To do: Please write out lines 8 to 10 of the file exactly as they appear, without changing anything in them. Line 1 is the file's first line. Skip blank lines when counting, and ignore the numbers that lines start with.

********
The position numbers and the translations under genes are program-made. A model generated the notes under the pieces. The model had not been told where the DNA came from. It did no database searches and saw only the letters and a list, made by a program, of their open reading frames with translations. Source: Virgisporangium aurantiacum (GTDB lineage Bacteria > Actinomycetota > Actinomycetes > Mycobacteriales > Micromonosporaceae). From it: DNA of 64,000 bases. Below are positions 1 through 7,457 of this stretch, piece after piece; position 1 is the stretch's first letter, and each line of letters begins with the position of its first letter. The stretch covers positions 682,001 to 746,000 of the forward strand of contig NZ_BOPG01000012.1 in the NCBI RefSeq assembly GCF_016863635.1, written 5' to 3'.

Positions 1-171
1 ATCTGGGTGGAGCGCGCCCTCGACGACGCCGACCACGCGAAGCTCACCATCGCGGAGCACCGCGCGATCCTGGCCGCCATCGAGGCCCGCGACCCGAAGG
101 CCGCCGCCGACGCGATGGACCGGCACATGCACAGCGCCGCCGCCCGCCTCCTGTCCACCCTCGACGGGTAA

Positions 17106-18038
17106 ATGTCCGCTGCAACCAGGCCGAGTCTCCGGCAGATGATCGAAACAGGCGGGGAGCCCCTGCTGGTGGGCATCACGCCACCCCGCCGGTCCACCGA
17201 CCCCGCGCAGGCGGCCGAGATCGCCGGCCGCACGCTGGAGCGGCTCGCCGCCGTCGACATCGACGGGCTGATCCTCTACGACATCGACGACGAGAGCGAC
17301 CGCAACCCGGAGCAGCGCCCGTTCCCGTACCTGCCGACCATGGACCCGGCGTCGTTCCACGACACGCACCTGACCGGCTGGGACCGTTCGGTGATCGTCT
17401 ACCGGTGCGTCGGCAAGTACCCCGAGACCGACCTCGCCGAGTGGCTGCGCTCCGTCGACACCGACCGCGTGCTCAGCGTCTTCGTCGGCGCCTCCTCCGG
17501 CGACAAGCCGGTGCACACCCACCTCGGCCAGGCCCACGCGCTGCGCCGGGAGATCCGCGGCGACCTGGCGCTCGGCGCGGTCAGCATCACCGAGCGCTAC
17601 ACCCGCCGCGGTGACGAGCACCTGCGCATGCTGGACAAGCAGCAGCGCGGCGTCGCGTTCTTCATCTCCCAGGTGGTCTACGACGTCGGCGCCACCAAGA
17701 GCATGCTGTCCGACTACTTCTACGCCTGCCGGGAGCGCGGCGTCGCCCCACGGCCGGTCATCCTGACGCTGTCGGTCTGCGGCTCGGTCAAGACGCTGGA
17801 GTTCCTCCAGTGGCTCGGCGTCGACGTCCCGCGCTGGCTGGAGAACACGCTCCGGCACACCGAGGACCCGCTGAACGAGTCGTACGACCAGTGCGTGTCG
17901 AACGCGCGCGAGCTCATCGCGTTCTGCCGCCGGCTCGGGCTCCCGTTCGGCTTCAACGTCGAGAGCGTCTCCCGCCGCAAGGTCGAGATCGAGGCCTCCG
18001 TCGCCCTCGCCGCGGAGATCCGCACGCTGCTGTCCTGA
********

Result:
17301 CGCAACCCGGAGCAGCGCCCGTTCCCGTACCTGCCGACCATGGACCCGGCGTCGTTCCACGACACGCACCTGACCGGCTGGGACCGTTCGGTGATCGTCT
17401 ACCGGTGCGTCGGCAAGTACCCCGAGACCGACCTCGCCGAGTGGCTGCGCTCCGTCGACACCGACCGCGTGCTCAGCGTCTTCGTCGGCGCCTCCTCCGG
17501 CGACAAGCCGGTGCACACCCACCTCGGCCAGGCCCACGCGCTGCGCCGGGAGATCCGCGGCGACCTGGCGCTCGGCGCGGTCAGCATCACCGAGCGCTAC